For Mike Ward, a new album chronicles a thoughtful evolution of sound.
The Detroit Americana singer-songwriter carefully transforms a dozen acoustic tracks into an earnest collection of expansive tales on Particles to Pearls.
“I think the first track we added any instruments to was ‘All We Have Are Words.’ David Roof played the electric guitar on it, and I thought, ‘Wow, that’s what this can sound like.’ I’d been playing that by myself for two years,” said Ward about his third Psychosongs album.
“Because it’s been two years since I wrote most of those songs, and that’s right about now, every day on Facebook there’s a memory of the song, and I get to hear how I first wrote it.”
During the 2020 pandemic lockdown, Ward penned 31 new tracks as part of a 30 Songs in 30 Days songwriting challenge with New York City folk-rock singer-songwriter Paul Winfield. The poignant tracks opened his creative floodgates and pushed him deeper into the songwriting trenches.
“They’re all moments in time. The album has a number of those songs,” Ward said. “I’m pretty happy with the end results. David Roof plays bass on everything, but he also plays a 12-string Rickenbacker electric guitar on ‘Back Again.’ We wanted a Byrds/Roger McGuinn-style sound on it.”
Particles to Pearls
Throughout Particles to Pearls, Ward deeply examines the fleeting passage of time within a hearty, folky landscape. Clocks tick, hourglasses sift and pendulums swing through personal anecdotes of growth, love and loss.
“I think when you’re young, you have this time out in front of you, and it seems vast. You don’t seem to catch up to it, and then suddenly, when you hit a certain age, there’s more time behind you than you have ahead of you,” he said.
“It you look at it logically, that’s always the case, but it would be almost unbearable to live your life that way. I know there are people that say, ‘You should live every moment like it’s your last.’ I think if you did that, you might not last very long.”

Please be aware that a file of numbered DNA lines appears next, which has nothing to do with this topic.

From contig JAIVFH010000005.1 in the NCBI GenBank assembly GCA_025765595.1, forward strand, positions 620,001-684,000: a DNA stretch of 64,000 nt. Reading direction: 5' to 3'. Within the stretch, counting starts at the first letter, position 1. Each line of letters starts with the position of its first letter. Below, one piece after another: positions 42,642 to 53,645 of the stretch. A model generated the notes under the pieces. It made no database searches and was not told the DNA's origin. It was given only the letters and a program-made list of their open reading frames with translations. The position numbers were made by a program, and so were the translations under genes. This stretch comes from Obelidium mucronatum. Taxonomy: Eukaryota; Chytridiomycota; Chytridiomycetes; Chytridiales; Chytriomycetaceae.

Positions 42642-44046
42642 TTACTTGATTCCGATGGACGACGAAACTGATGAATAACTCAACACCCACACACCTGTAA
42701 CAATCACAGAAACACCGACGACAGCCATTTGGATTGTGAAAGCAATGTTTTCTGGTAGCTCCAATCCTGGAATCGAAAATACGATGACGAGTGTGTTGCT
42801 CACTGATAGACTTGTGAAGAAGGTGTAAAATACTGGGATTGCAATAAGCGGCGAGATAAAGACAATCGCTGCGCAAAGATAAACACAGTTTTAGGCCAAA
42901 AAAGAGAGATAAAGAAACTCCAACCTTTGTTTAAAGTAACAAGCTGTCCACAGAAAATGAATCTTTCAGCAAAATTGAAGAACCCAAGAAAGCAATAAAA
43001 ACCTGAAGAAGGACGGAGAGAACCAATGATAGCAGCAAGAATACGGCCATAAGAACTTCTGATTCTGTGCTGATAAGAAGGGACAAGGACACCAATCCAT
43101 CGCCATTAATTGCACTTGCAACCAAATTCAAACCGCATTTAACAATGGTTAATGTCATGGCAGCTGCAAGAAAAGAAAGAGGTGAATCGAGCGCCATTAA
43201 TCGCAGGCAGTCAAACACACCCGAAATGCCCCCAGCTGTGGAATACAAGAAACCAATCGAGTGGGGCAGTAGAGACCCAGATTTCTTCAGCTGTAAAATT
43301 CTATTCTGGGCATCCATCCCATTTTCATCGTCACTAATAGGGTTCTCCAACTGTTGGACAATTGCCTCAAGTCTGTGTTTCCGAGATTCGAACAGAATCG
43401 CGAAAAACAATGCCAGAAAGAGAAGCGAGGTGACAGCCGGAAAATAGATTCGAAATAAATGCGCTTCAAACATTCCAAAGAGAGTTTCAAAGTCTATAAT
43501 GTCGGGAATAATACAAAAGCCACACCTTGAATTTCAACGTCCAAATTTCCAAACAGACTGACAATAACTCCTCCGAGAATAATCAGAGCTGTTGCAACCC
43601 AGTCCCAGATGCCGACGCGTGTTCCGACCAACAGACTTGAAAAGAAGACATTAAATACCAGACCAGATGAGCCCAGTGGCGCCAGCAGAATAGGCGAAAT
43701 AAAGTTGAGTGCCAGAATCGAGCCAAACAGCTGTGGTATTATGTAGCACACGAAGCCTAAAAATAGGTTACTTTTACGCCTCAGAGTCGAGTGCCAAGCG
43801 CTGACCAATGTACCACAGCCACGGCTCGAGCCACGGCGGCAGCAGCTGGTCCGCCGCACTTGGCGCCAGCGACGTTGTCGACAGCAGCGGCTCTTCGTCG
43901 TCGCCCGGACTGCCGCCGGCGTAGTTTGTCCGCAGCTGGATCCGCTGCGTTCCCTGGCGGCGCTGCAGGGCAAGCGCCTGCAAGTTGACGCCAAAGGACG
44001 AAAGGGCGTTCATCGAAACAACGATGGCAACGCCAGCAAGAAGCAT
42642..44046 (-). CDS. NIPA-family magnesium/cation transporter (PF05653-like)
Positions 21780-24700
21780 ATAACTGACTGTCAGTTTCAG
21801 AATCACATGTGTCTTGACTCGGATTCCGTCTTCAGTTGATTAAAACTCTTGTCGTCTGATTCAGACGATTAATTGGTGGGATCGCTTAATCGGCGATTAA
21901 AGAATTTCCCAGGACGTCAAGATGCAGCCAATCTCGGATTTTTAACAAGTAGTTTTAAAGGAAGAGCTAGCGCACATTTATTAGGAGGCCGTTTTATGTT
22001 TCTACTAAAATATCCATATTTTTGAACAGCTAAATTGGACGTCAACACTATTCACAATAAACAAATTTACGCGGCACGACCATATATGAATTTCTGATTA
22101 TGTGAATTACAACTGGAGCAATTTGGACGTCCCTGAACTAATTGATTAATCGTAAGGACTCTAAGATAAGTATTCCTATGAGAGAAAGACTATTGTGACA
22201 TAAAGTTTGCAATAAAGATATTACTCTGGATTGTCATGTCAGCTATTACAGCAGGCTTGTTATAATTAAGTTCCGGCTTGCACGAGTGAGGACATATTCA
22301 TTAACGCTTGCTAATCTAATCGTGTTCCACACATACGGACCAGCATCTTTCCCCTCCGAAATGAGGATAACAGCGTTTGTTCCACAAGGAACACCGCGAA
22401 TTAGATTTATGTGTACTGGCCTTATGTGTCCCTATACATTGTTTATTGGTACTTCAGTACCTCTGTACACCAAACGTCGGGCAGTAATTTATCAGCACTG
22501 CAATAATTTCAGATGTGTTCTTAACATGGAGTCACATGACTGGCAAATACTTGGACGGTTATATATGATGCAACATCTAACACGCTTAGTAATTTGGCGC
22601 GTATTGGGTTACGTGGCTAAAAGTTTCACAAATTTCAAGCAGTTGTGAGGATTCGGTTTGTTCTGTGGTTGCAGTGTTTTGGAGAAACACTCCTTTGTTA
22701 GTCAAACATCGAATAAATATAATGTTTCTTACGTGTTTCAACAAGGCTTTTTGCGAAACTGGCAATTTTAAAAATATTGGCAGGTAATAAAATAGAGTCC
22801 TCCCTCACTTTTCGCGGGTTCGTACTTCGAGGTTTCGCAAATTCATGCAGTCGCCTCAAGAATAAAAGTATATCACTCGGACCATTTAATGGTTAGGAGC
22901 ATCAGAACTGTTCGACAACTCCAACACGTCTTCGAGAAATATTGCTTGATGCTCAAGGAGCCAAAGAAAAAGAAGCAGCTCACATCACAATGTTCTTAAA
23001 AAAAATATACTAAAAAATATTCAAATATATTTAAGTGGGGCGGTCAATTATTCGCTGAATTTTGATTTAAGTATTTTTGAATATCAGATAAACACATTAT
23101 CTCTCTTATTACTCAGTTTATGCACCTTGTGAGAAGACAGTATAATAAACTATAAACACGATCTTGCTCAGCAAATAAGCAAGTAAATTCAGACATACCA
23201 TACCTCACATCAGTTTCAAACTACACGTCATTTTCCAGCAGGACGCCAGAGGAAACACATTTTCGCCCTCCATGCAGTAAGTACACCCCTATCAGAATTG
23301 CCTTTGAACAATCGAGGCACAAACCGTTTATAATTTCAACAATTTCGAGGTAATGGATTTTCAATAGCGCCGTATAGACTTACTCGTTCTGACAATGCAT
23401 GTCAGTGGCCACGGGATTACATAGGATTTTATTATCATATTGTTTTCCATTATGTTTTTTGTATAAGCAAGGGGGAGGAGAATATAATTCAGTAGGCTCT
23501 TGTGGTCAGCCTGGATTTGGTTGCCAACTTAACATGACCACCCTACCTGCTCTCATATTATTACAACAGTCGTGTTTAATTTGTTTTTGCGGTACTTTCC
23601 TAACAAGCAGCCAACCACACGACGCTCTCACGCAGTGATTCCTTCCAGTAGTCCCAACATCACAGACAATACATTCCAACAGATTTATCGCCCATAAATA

Ward eloquently conveys those sentiments on the life-changing opener, “Time,” as wistful acoustic guitar, introspective electric guitar, soft bass, ticking percussion and comforting piano reveal much-needed gratitude and wisdom.
He sings, “Early to bed … early to rise/Forging ahead … falling behind/Can we stop the clock … re-start the ride/Take back the stolen … and keep a little on our side.”
“I think I reflect more on it, and I try and look at that balance. I think on The Darkness and The Light, songs like ‘Content’ and ‘A Little Farther Down the Road,’ started to get to that,” said Ward, who co-wrote the track with Chain of Lakes’ Kyle Rasche.
“‘Time’ has a certain balance of sadness and anticipation to it, but it also looks at the vastness of it. The album title comes from a line in this song, and the line before it, ‘Carbon to diamonds,’ comes from the notion that some things take a long time, and they need to age.”
While some aspects of life need to age, others maintain a timeless sensibility and remain fixed from one epoch to the next. “All We Have Are Words” beautifully captures that concept in a socially distanced, pandemic-filled world as somber electric guitar, pensive acoustic guitar, cozy percussion and strolling bass preserve crucial connections.
Ward sings, “Through windows and doors/In joy and grief/Of mine and yours/It’s testing all we believe.”
“We did it with that thought in mind and wanted some pandemic songs, some songs that came out of my family and some that just had a life of their own,” he said.
Next, Ward celebrates a lifetime of love and companionship on the playful Particles to Pearls marriage anthem, “A Lot of Work.” Glistening mandolin, jubilant acoustic guitar and bouncy bass relish a strong 43-year relationship with wife Angela Malisani Ward.
He sings, “Sometimes I keep you out too late/Some days I don’t communicate/On occasion I hesitate/Yeah, but if I had more/I’d want to give you even more/Good thing nobody’s keeping score/When we met my life was a mess/I’m so glad that you said yes/I am most certainly blessed.”